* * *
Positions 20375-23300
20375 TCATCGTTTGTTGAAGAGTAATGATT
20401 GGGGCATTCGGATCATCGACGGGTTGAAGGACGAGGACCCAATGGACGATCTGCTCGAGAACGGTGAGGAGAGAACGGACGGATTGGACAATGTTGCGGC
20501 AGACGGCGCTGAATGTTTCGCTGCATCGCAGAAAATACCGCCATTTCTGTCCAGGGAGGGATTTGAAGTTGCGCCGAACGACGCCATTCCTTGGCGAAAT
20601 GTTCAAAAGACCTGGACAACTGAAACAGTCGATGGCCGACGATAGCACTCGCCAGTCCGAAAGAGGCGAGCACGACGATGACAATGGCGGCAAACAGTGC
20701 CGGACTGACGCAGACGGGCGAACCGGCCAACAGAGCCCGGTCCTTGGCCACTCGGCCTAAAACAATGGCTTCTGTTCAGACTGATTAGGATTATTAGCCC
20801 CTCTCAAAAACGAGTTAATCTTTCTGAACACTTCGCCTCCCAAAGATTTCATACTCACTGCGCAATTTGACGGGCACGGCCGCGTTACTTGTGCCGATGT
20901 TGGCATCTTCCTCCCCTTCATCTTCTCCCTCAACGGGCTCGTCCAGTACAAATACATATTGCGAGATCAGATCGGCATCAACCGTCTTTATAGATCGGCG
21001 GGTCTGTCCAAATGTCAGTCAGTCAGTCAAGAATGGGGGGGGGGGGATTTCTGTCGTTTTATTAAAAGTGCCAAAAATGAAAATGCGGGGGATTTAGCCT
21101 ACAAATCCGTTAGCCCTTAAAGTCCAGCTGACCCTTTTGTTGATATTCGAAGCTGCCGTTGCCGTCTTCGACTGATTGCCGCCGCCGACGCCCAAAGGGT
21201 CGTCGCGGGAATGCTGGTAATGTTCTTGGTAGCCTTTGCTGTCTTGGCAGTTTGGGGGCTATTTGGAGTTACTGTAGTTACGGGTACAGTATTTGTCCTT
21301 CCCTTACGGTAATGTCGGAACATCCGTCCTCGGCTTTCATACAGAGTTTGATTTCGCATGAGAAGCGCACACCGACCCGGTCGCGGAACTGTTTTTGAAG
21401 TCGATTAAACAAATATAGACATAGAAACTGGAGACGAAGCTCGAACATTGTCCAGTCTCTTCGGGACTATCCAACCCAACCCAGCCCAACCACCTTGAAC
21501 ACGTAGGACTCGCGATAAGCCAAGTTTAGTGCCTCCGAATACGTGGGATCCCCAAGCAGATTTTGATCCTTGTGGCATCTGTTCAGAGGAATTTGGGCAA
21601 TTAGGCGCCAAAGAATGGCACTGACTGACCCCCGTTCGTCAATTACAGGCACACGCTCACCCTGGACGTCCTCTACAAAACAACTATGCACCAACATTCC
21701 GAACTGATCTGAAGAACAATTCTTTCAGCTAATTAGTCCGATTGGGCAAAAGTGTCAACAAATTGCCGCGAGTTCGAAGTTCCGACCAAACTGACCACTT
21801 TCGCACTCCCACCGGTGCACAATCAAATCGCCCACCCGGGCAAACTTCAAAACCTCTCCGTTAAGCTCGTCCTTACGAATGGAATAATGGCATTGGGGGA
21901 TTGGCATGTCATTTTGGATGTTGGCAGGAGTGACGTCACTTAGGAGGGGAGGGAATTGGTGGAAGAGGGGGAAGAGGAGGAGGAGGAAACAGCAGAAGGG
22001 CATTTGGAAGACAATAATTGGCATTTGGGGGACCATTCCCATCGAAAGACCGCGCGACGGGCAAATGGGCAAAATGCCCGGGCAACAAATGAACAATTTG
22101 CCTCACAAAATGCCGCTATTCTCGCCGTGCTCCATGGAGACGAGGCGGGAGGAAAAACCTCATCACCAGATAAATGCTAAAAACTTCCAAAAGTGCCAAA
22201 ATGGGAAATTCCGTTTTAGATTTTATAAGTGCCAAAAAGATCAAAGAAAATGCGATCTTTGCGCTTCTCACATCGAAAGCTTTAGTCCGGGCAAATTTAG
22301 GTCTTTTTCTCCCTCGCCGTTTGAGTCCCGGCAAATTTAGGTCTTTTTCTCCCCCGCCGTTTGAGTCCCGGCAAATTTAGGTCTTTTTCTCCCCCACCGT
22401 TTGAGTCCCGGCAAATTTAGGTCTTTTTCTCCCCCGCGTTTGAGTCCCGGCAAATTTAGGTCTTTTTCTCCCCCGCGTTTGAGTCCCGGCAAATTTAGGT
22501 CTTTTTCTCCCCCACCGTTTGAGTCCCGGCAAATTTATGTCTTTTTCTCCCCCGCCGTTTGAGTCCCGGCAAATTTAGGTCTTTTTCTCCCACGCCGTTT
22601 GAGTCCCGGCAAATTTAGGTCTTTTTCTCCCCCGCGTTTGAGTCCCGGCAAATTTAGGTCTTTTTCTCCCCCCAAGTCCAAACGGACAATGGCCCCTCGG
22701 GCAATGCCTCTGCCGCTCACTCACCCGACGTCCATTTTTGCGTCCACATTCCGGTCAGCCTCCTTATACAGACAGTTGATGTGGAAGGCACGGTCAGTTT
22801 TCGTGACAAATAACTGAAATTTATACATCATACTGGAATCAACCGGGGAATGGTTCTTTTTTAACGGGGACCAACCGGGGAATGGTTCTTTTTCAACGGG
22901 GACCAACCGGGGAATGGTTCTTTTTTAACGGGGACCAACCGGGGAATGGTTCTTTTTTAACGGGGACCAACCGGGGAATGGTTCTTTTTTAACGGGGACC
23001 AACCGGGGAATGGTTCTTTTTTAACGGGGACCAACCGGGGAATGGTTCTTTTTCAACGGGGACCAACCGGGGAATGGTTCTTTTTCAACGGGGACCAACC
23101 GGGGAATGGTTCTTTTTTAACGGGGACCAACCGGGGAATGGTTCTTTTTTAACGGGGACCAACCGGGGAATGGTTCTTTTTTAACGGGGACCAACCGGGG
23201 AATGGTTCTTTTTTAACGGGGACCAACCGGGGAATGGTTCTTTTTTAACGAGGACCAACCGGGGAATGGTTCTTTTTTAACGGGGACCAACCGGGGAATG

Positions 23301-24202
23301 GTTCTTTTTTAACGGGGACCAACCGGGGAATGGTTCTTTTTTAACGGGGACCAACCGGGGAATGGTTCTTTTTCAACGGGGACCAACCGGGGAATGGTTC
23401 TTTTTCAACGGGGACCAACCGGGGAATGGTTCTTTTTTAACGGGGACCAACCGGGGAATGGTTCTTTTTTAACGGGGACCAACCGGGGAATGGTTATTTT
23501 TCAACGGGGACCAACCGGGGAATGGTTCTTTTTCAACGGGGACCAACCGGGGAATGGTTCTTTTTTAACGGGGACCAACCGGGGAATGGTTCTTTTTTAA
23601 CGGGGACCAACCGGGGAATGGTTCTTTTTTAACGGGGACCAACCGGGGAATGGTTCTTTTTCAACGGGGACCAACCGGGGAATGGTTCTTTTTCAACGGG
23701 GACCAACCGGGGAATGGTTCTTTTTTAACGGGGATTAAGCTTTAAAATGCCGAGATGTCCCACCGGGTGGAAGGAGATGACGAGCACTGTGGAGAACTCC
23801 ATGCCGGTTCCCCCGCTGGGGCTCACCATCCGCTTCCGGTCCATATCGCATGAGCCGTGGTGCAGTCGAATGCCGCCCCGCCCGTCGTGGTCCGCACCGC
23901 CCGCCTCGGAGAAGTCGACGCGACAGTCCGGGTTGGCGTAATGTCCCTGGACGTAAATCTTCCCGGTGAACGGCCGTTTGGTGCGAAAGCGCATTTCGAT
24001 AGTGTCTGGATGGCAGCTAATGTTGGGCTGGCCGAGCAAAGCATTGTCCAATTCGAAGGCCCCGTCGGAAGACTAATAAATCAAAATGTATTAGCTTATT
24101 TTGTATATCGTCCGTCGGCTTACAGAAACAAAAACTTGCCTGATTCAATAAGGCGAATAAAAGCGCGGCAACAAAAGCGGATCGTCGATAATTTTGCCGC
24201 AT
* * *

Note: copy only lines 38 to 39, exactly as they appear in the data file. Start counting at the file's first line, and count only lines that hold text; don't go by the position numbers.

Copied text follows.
23801 ATGCCGGTTCCCCCGCTGGGGCTCACCATCCGCTTCCGGTCCATATCGCATGAGCCGTGGTGCAGTCGAATGCCGCCCCGCCCGTCGTGGTCCGCACCGC
23901 CCGCCTCGGAGAAGTCGACGCGACAGTCCGGGTTGGCGTAATGTCCCTGGACGTAAATCTTCCCGGTGAACGGCCGTTTGGTGCGAAAGCGCATTTCGAT